A LANARK mum has praised her daughters for saving her life after she collapsed in their home and stopped breathing.
Mhairi Ramage suffered a sudden pulmonary embolism – a blood clot in her lung – passed out and stopped breathing.
“My daughters brought me back from the brink,” she said. “I owe them my life.”
Mhairi is back at home now with daughters Debbie (19) and Samantha (15), although she has been warned that her condition is still life-threatening until the clot is dispersed.
Debbie is studying professional cookery at college and Samantha is at school but, fortunately, both were at home for the September holiday when Mhairi collapsed.
“I was short of breath for a couple of days,” she said, looking back on her collapse.
“I really didn’t feel very well. I sat down on the bed and then I was away. That was it.”
Mhairi had stopped breathing, turned grey, and her lips were purple.
Samantha ran to call an ambulance and Debbie remained with her mum, shouting at her to “come back” and hitting her chest.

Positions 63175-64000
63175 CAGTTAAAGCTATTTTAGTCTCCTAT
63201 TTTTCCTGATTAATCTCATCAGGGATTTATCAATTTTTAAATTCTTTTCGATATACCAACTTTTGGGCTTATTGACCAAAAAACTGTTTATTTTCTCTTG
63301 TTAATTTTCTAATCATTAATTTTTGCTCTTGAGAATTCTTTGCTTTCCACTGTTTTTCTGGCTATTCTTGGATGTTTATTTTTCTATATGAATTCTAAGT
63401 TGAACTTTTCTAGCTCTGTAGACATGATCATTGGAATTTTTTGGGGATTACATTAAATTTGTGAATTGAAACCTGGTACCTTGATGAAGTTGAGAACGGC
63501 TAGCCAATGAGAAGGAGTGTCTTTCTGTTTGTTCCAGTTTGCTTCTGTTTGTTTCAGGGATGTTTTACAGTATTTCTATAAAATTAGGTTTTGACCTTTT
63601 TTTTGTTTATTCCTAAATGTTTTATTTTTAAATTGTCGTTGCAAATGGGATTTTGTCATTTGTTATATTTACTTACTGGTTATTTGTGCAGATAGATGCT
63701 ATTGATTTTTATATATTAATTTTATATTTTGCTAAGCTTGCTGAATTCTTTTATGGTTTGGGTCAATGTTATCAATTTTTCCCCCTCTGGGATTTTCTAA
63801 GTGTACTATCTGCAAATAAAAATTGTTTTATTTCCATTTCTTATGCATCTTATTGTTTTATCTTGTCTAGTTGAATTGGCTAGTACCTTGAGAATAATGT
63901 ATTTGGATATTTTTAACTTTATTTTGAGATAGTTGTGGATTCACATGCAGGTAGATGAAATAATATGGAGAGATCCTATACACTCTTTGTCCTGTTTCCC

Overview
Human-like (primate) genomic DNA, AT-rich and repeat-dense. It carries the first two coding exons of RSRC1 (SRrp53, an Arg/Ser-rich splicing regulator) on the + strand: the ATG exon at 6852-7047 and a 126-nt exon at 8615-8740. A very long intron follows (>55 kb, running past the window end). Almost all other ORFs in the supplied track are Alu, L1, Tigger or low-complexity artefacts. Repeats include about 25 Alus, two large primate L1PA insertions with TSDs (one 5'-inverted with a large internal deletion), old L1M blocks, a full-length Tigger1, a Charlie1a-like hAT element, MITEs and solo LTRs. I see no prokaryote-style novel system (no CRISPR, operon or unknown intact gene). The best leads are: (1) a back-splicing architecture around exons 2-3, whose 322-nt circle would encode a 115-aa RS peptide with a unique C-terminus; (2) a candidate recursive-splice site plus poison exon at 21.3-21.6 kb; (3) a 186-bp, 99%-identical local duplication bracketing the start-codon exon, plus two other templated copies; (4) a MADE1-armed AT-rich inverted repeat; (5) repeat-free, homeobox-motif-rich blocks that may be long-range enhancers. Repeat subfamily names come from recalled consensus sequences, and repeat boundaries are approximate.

“I don’t know what I would do without my mum,” said Debbie.
Mhairi said: “Before I heard her shouting it was all black, with gold sparkly lines.
“Then I heard her shouting ‘mum, don’t die on me! mum, don’t give up on me!’ and I felt I had to go back. I could not do that to them.
“When I came back and started breathing again, Samantha was holding my hand.”
A rapid response paramedic arrived at the house and Mhairi was rushed to Wishaw General where medical staff discovered the large pulmonary embolism.
She was there for 10 days and, although back home now, she has to do nothing for the next couple of months.
“Pulmonary embolisms are usually only found during autopsies, so you are extremely lucky if you make it,” said Mhairi.
“We were lucky it was a bank holiday,” she said. “If it had not been, they would not have been here to bring me back, I had stopped breathing.
“I know if they hadn’t been there I would be dead at 41 and those two amazing girls wouldn’t have a mum.
“I think they are amazing. I just want everybody to know how brilliant they are. They saved my life. I would not be here if it had not been for them.”
Mhairi is proud of the fact that her daughters stayed calm and took action, and now she believes that pupils should learn First Aid at school.
She hopes to speak to the rector at Lanark Grammar about the possibility of starting classes.
And, although it might not have helped her, she is suggesting that pupils could have a “dress down Friday” to raise funds for a defibrillator to help in heart attacks.